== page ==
Alex Heuer

Talk Show Producer

Alex Heuer joined St. Louis Public Radio in 2012 and is a producer of St. Louis on the Air. Alex grew up in the St. Louis area. He began his public radio career as a student reporter at Tri States Public Radio in Macomb, Ill. and worked for a time at Iowa Public Radio.

Alex graduated summa cum laude from Western Illinois University with a degree in history and earned a teaching certificate in social studies. In 2016, he earned a Master of Public Policy Administration with a focus in nonprofit organization management and leadership from University of Missouri-St. Louis. He has won local and national awards for reporting and producing and his stories have been featured nationally on Morning Edition and All Things Considered.

Ways to Connect

(via Flickr/AndrewEick)

The holiday season abounds with well-known Christmas stories and cherished family traditions.

In this St. Louis Public Radio holiday special, we asked our listeners and some members of our staff to share with us their favorite holiday memories, stories and gifts.

We included those stories and well-known stories such as a staff-reading of “A Visit from St. Nicholas,” “Yes Virginia, There is a Santa Claus,” and part of “A Christmas Carol.”

We also featured music by the Ambassadors of Harmony of St. Charles and Bach Society of Saint Louis.

Ellwyn Kauffman

The renowned Marchiachi Los Camperos de Nati Cano joins the Compton Heights Concert Band in its 15th Annual Holiday Spectacular on Saturday, December 23 in the Peabody Opera House.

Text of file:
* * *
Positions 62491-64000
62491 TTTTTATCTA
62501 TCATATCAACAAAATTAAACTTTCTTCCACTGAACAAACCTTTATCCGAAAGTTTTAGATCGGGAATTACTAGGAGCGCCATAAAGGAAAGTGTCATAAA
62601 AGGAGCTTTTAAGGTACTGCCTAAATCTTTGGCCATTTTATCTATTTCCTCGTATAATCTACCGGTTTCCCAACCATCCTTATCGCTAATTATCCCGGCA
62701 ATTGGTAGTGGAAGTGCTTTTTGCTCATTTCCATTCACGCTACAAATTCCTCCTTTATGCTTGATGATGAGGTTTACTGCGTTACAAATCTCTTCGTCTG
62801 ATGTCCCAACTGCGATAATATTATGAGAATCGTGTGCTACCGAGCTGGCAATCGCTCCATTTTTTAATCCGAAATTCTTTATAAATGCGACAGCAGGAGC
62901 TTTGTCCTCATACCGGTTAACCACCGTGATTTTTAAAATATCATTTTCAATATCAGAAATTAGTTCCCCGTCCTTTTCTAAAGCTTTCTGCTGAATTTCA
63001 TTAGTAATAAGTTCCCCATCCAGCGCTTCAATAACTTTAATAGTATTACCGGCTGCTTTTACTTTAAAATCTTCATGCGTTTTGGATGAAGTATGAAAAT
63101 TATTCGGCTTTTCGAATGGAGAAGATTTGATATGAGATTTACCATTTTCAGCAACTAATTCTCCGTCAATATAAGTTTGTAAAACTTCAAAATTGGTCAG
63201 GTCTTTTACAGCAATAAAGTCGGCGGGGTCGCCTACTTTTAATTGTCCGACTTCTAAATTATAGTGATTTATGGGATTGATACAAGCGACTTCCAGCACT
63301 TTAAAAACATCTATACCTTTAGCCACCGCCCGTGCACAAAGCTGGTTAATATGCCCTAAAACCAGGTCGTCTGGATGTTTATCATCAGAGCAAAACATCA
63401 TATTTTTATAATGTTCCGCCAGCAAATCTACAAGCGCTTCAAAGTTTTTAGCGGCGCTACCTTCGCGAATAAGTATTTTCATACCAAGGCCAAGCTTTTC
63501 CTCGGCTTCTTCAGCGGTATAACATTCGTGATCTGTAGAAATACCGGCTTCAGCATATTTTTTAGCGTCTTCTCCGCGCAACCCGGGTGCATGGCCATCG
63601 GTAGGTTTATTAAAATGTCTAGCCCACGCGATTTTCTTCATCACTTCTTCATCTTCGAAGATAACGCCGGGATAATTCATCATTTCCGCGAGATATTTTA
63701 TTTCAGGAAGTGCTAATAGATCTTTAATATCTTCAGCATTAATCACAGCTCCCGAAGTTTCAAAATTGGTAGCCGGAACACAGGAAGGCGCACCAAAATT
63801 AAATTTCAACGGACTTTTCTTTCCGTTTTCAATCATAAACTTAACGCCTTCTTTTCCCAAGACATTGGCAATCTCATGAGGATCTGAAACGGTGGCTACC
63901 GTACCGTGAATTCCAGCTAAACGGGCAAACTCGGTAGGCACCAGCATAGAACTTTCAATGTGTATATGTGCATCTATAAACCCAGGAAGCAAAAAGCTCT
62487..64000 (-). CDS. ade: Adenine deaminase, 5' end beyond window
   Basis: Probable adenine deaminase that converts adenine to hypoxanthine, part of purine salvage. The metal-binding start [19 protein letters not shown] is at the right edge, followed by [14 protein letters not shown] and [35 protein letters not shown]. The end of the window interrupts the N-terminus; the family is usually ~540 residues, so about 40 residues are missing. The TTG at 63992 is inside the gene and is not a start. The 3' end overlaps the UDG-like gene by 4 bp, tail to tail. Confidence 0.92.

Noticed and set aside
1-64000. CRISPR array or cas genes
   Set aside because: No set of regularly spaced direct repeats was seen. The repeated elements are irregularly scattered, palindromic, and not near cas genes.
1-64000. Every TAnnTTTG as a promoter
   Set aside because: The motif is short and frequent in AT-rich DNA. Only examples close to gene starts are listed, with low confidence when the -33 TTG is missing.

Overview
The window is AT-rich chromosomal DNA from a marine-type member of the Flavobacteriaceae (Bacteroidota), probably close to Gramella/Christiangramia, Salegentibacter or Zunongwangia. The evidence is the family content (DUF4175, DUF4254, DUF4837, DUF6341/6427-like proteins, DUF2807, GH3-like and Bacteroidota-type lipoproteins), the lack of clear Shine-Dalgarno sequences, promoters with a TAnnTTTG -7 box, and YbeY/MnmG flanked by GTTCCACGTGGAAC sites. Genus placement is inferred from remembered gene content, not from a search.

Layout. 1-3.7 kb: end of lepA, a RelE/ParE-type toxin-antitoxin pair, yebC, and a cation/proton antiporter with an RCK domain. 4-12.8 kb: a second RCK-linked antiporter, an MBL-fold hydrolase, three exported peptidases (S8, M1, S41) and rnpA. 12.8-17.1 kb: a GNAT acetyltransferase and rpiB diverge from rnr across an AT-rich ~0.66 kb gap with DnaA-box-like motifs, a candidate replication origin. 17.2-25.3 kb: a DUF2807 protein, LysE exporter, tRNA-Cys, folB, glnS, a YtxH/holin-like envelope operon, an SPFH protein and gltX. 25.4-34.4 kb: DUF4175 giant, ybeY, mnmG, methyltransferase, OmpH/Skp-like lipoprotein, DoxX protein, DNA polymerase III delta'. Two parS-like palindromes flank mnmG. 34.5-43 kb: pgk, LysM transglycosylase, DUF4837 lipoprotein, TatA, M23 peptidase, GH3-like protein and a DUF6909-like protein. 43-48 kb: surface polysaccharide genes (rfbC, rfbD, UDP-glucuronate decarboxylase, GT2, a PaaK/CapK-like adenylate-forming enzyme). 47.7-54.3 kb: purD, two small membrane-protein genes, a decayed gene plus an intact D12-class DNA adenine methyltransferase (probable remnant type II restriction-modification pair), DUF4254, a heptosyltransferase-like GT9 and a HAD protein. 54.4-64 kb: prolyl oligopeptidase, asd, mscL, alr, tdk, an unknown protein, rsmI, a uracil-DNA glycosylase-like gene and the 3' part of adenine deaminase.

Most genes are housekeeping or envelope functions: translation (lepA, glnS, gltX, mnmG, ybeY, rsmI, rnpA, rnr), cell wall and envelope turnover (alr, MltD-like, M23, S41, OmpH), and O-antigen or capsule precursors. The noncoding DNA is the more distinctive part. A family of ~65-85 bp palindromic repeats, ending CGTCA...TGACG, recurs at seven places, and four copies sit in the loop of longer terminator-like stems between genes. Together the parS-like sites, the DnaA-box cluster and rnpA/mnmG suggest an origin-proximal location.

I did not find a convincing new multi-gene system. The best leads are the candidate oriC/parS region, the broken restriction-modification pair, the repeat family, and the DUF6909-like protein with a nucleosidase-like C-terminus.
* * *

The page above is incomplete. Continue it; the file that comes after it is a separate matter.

William Bascomb

Philip Barnes conducts the Saint Louis Chamber Chorus in "Wonder Upon Wonder Will Arrive to Me,"
the third concert of the ensemble's 57th season, on Sunday, December 23.  The a cappella chorus will perform three major works to explore the wonder of the mystery of Christ's birth including Spanish Renaissance composer Tomas Luis de Victoria's "Missa O Magnum Mysterium," a series of motets for the Nativity and the Epiphany by French composer Francis Poulenc and another setting of "O Magnum Mysterium" by Sir Maxwell Davies. 

(Courtesy: RAYGUN)

The Midwest sometimes gets short shrift from people on both ends of the country.  They often call it “flyover country.”  In other words, they ask, “Why would anyone want to stop in the Midwest?”

Native Midwesterners or transplants might take exception to the term, “flyover country.”

One man who certainly takes exception to the term is Mike Draper.

Jason Van Eaton, Kit Bond Strategies

Earlier this month, Missouri and St. Louis-area leaders wrapped up a trade mission to China.  The trip was designed, in part, to revive the so-called China Hub project.

Members of the Midwest-China Hub Commission and the American Society of Transportation and Logistics signed an agreement in Shanghai to pursue expanding trade between the U.S. and China, and in particular adding new airfreight routes between the Asian nation and St. Louis.